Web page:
Planetary Indigestion was a year-long virtual residency at UC Santa Cruz.
The residency was anchored by a series of conversations and performative lectures about food, ecology & biotechnology, led by the Center for Genomic Gastronomy with UC Santa Cruz faculty and non-institutional expert guests.
The series included:
ABOUT US: Introducing the Center for Genomic Gastronomy.
This event introduced our work and focused on a few current research initiatives including: prototyping a NorVegan National Dish and mapping, tasting & cooking with crops smoke-tainted by wildfires.
UNEXPECTED INGREDIENTS: Smog Tasting, De-Extinction Dinner and Glowing Sushi Cooking Show.
This event asked, “How do the unexpected ingredients in our current or future food system impact taste, nutrition and environmental health? Is our food system driving Planetary Indigestion, or is Planetary Indigestion reshaping the human food system?” This event was designed as a game show where UCSC guest experts and the audience helped us decide which recipes to EAT!, REHEAT!, or COMPOST!. It featured guests Rachel Meyer, Assistant Professor of Ecology and Evolutionary Biology and micha cárdenas, Professor of Performance, Play and Design (PPD) and Critical Race and Ethnic Studies, UC Santa Cruz.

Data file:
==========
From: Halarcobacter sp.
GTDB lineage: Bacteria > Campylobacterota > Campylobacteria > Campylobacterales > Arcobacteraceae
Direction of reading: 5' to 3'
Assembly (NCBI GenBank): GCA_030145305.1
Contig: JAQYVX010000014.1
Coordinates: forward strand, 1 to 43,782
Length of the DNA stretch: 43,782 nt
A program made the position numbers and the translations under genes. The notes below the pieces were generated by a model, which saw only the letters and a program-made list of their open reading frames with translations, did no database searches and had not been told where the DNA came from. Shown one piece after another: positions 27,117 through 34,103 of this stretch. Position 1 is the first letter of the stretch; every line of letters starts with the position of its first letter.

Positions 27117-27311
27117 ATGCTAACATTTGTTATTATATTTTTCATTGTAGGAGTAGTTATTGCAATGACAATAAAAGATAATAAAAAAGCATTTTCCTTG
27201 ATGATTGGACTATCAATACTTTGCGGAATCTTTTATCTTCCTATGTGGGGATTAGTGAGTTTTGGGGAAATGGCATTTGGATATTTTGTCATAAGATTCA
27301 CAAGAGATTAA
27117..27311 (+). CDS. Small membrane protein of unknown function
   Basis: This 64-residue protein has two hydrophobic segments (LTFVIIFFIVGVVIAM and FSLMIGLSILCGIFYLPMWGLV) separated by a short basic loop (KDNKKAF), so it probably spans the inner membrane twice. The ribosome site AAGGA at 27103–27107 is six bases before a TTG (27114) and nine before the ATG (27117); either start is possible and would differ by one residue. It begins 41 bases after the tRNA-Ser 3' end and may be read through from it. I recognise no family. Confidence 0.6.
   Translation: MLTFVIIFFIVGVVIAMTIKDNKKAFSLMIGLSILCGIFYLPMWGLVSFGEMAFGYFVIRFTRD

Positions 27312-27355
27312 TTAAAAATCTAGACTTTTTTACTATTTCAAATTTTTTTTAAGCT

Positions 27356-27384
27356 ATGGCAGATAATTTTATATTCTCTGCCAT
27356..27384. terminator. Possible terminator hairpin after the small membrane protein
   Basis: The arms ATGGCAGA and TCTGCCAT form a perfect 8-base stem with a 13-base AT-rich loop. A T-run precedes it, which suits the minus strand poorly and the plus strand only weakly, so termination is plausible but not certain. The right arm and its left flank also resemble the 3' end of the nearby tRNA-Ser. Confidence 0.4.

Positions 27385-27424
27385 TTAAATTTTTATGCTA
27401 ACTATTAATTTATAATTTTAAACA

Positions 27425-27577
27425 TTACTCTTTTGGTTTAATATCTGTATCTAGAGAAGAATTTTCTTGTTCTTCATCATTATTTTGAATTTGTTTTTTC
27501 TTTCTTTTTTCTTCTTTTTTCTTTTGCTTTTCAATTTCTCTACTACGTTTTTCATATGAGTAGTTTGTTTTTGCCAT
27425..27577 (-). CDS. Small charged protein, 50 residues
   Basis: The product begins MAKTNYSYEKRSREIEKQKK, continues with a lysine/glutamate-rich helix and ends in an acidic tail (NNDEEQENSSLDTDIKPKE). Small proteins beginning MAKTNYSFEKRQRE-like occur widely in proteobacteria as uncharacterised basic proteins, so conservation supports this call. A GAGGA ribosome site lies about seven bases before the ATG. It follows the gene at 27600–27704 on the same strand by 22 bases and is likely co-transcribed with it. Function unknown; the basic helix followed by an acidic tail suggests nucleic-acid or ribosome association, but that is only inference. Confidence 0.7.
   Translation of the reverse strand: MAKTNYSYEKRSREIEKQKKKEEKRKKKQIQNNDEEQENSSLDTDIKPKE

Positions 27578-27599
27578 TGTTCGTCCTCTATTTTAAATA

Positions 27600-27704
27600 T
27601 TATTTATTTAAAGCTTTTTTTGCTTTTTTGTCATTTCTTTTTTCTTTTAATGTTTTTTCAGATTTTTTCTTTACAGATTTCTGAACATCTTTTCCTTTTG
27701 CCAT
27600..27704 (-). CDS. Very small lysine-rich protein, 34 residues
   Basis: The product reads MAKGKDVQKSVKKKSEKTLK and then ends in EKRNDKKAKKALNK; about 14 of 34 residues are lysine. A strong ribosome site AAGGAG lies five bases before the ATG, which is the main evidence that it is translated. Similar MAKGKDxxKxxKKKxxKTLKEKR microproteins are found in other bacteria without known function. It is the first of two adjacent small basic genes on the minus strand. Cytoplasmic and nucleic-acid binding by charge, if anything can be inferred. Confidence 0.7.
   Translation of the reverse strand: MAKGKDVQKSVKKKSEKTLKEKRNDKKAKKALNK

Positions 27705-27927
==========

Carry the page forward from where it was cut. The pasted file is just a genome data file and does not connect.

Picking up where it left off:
THE AIR IS ALIVE: Wheat Bread Wildfire.
In this Wildfire Loaf bread-making and tasting event, the Center for Genomic Gastronomy described their research into the relationship between wildfires, climate change, sourdough bread and wheat farming. Prior to the event, members of the UCSC community (faculty and students) conducted a citizen science bread-making experiment, and shared their process and results live during the lecture. Guest participants included David Kaisel of Capay Mills, Rob Dunn of North Carolina State University Sourdough Lab, Natalie Zajac – student in UCSC’s Environmental Art and Social Practice MFA (our UCSC Wildfire Loaf sourdough bread baker), and Jennifer Parker – of UCSC Department of Art and founding Director of OpenLab (our residency host and simulation wildfire flour smoker).
The residency was hosted by UCSC Genomics Institute and OpenLab, a research initiative for interdisciplinary and collaborative projects at UC Santa Cruz. The lecture series was hosted by The Mary Porter Sesnon Art Gallery.